Will Puerto Rico Become The 51st State? Not So Fast
The U.S. Constitution grants Congress the power to admit new states to the union. But Congress does not appear to have the appetite to take up something as momentous as adding a 51st state of the union with questions surrounding the validity of the referendum, a deep partisan divide, and a long to-do list that includes the fiscal cliff, the federal budget deficit, and immigration reform.
In an interview with Puerto Rico's most influential newspaper El Nuevo Día, Rep. Luis Gutierrez (D-Ill.) predicted that Congress would not give Puerto Rico's status serious attention. Gutierrez, who is of Puerto Rican descent and supports changing the island's status, criticized the ballot measure for lacking "transparency" and even suggested that status was put on the ballot as an effort to drum up support for the pro-statehood Fortuño, who is also a Republican.
There are also suggestions that the GOP-controlled House would be hesitant to grant statehood to Puerto Rico because it could help tip the balance of power in Congress. With nearly four million people, Puerto Rico would be granted two senators and approximately six new representatives to the House if it becomes a state, according to a 2011 Congressional Research Service report. Predicting the partisan breakdown is an inexact science, but many believe that most representatives would be Democrats.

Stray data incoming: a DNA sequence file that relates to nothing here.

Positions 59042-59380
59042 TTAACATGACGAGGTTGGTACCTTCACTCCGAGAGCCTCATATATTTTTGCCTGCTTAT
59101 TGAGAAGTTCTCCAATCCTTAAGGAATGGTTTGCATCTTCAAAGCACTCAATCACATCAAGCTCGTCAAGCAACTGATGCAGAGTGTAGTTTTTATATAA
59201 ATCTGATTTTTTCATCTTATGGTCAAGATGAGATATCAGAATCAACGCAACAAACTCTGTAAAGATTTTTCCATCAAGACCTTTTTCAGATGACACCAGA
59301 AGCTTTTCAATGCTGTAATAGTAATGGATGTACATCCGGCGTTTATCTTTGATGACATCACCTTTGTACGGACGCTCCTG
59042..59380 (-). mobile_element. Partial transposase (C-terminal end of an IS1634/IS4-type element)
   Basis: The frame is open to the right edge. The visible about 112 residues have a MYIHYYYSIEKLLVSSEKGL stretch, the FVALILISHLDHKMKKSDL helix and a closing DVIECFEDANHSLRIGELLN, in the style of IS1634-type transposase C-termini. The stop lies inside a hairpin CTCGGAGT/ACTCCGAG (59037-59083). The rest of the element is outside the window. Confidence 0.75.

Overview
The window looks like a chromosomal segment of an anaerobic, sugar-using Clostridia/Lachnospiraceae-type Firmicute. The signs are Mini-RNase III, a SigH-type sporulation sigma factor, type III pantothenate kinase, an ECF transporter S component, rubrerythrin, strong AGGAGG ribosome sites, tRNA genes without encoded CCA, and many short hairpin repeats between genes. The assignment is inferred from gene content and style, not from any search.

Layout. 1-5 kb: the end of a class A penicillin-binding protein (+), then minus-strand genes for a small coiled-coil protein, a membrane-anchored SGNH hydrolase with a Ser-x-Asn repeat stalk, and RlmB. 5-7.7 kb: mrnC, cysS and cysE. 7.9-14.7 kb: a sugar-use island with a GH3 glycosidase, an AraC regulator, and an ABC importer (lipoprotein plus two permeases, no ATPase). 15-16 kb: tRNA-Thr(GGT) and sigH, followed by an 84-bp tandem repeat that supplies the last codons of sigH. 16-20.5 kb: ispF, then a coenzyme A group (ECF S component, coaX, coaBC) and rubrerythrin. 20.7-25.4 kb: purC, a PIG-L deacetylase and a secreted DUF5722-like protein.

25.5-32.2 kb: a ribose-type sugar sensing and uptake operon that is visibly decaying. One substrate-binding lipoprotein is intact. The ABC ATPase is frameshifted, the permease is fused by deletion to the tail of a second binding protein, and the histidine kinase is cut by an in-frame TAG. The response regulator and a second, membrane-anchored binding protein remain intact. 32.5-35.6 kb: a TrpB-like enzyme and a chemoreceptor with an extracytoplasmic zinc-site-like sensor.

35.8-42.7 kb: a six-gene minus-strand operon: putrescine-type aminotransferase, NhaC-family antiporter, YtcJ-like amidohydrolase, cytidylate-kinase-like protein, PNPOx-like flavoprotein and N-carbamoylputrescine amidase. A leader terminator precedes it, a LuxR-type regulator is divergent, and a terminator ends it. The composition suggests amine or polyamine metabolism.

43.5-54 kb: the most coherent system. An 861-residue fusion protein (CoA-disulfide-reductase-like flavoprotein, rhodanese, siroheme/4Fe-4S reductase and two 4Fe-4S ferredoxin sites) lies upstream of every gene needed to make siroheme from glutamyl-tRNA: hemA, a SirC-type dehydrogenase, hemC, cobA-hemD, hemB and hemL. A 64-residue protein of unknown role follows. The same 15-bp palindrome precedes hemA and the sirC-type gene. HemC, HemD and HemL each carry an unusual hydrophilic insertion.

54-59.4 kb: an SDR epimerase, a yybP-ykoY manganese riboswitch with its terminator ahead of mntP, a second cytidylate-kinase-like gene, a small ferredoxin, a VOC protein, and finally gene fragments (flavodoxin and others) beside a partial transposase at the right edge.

GOP consultant Javier Ortiz, who has strong ties to the island and supports statehood, rejected that characterization.
"I think that there is plenty of understanding in the Republican leadership that it is unlikely that Puerto Rico is unlikely to be all Republican or all Democrat," said Ortiz. "The more likely scenario is that there is a broad cross section of those who support both parties."